Stories about Latin America from December, 2018
Elections, migration, community support and social struggle. Another turn of the screw for Latin America and its people.
From blocked websites to revoked media licenses to account shutdowns, censorship comes in many forms. Here are a few we saw in 2018.
"It could help change mentalities regarding the treatment of the diverse groups that we have in Brazil, countering a hegemonic vision, which frames these groups in different and unequal positions."
The Reuters report that revealed the role of Chinese company ZTE in Venezuela shook the networks but surprised just a few.
João de Deus attracted hundreds of people to his spiritual center every day and once counseled North American TV host Oprah Winfrey.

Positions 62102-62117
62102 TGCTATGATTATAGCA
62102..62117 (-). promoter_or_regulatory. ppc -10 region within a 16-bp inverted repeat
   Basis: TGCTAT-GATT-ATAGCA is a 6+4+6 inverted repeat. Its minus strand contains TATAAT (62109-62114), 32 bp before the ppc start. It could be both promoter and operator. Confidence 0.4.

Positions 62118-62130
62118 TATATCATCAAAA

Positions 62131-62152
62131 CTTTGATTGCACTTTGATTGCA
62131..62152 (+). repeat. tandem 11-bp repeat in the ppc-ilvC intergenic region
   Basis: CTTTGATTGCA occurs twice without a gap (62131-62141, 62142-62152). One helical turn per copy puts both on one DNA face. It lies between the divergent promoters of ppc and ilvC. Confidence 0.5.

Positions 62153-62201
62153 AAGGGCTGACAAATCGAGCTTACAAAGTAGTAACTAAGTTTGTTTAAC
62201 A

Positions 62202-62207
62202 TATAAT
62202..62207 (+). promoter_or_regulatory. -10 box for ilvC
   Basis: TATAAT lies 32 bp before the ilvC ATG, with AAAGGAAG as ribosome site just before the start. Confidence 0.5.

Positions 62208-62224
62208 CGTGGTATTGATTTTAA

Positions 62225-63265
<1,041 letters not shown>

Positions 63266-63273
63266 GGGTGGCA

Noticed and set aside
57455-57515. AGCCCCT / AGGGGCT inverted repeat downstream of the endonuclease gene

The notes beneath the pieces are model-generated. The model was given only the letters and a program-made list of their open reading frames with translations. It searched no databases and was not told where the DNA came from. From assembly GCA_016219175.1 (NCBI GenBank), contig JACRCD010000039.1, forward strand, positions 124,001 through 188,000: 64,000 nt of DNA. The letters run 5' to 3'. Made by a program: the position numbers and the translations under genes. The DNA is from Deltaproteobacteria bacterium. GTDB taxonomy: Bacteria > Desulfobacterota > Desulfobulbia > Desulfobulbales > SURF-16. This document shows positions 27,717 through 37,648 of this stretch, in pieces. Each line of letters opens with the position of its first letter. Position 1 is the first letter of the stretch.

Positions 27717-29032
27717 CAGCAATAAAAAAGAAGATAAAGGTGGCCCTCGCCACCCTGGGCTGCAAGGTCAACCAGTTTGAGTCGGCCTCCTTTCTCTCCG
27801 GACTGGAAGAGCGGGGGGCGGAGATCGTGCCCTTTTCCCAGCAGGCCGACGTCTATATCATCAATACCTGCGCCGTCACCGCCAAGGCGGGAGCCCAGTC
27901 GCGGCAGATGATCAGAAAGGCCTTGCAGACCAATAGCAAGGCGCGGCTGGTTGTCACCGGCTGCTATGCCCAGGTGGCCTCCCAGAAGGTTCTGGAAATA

This South American drink beloved by millions is very close to making its way into the emoji lexicon.
Over a weekend in November 2018, 25 young girls from Oaxaca learned about photography techniques from instructors of the Museum of Photographic Arts.
For the first time, a digital security app is available in Aymara thanks to Bolivian language activists
"For us, language is our identity. If we lose our language, we lose our traditions, our culture, our stories, our ancestral knowledge -- we lose everything."
As Mexico enters the twelfth year of its armed conflict, the president-elect sparks controversy proposing to militarize the police.